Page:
Cooperation between zoos
In order to support natural populations and the survival of an endangered species, an artificial population of the species must sometimes be additionally created. An artificial population consists of individuals that are divided between different zoos, but are managed jointly. In order for such a system to work, zoos work closely together. European zoos participate in the „Endangered species in Europe program“ (EAZA Ex situ programme, EEP) – simply put, in reproduction programs, and one coordinator is assigned to each program. The species coordinator keeps an eye on the population’s genetic and demographic indicators and, based on the collected data, gives the zoos information about which animals should be mated together or, if necessary, sent to another zoo so that the artificial population remains viable. In breeding programs, the movement of animals from one zoo to another is always by agreement of the parties, and no institution pays for the animals.
The first reproduction programs in Europe were started in 1985. after a meeting at Antwerp Zoo, where it was found that such cooperation between zoos is necessary. In 1993 Tallinn Zoo was already in 15 EEP-s and by 2022 in 15 reproduction programs. These species can be recognized on the zoo by an oval sign with rhinoceros, with the letters EEP.
Pan-European breeding program for the European mink
The European mink is one of the most endangered small carnivores in the world. The semi-aquatic mink was a common species in Europe in the first half of the 20th century, but today less than 5% of its range has been preserved. The decrease in mink population was caused by the loss of habitats suitable for it, excessive hunting and competition with mink that escaped from fur farms. The last time a mink was found in Estonian nature was in 1996. year. In order to preserve the species and restore the natural population, in 1992 European Mink Breeding Program (EEP) was created, which is coordinated by the Tallinn Zoo. In the first year, only 14 mink were part of the program (9 of them were in the Tallinn Zoo), but since the turn of the century there have been more than 200 mink individuals in the EEP year-round. Almost half of them live in the largest European mink breeding center in the Tallinn Zoo, which can accommodate a little over a hundred individuals. At the moment (2022), 15 European zoos participate in the European mink breeding program, and it is gratifying that zoos’ interest in mink is growing.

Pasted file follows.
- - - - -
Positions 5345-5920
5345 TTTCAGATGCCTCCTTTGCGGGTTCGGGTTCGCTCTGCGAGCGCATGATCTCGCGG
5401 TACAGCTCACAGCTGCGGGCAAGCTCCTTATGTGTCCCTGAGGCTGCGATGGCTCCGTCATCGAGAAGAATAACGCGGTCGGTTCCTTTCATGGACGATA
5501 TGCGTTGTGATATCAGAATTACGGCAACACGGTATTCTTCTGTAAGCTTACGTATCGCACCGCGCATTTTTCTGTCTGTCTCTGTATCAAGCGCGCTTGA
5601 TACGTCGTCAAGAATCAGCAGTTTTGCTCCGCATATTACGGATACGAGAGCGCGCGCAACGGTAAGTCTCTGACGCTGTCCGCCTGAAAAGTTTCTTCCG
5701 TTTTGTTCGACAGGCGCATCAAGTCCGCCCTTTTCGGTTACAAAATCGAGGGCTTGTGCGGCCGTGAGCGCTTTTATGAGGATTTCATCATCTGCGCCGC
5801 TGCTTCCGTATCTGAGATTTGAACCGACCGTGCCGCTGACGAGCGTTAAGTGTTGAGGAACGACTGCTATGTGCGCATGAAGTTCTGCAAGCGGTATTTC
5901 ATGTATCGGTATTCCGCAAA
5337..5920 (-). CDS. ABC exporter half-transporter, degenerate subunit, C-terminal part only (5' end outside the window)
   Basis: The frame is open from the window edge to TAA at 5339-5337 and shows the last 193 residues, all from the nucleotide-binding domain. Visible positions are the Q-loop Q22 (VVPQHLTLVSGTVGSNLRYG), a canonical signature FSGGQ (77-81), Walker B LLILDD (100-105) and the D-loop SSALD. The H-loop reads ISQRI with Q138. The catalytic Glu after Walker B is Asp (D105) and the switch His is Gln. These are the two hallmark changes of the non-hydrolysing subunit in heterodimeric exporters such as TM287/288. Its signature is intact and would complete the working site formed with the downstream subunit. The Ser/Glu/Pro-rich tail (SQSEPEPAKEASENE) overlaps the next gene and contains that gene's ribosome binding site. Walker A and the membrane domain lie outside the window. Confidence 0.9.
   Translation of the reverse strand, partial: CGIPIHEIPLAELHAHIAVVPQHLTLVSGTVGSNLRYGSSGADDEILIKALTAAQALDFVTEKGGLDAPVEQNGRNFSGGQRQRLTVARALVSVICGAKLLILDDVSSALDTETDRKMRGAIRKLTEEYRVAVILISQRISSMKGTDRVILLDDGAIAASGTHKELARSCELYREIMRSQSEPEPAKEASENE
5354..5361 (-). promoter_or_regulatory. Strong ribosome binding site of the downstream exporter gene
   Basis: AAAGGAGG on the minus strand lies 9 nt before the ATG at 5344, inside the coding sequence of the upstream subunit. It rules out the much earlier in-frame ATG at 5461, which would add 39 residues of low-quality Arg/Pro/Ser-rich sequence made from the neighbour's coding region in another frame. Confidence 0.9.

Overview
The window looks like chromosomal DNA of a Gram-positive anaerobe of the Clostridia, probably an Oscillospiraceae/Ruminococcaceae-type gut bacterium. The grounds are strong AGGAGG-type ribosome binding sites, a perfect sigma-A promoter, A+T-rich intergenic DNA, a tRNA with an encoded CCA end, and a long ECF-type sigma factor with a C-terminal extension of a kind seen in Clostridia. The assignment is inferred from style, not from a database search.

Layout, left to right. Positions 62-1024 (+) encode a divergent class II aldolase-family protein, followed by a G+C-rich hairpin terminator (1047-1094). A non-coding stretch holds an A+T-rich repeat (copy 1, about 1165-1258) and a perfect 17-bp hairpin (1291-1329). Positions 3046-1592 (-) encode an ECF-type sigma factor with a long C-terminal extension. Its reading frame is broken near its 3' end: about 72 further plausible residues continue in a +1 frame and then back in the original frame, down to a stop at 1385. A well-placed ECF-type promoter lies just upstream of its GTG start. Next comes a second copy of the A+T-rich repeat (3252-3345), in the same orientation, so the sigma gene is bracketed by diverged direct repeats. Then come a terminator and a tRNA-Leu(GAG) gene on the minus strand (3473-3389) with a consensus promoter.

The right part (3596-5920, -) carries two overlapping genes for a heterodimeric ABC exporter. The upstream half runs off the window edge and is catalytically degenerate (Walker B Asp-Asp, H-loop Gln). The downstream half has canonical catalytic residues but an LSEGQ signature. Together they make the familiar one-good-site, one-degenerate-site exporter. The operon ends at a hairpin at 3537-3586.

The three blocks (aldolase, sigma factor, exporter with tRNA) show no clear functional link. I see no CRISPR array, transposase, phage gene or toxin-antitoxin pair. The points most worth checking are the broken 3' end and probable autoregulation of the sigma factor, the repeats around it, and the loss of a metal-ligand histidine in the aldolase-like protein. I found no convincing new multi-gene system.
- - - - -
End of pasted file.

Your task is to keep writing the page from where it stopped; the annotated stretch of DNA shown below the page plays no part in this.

In addition to managing the artificial population, Tallinn Zoo, in cooperation with the foundation Lutreola, has been engaged in the settlement of European mink in Hiiumaa and Saaremaa.
The garden dormouse (Eliomys quercinus) was last seen in Estonian nature in 1986. year. At this point the local population of the garden dormouse is presumably extinct. The first animals were brought to the zoo species protection centre in 2021. with the aim of getting to know them better, multiplying them and, if possible, reintroducing them into Estonian nature. Tallinn Zoo licorices belong to the artificial population managed by the Dutch Zoo (GaiaZOO).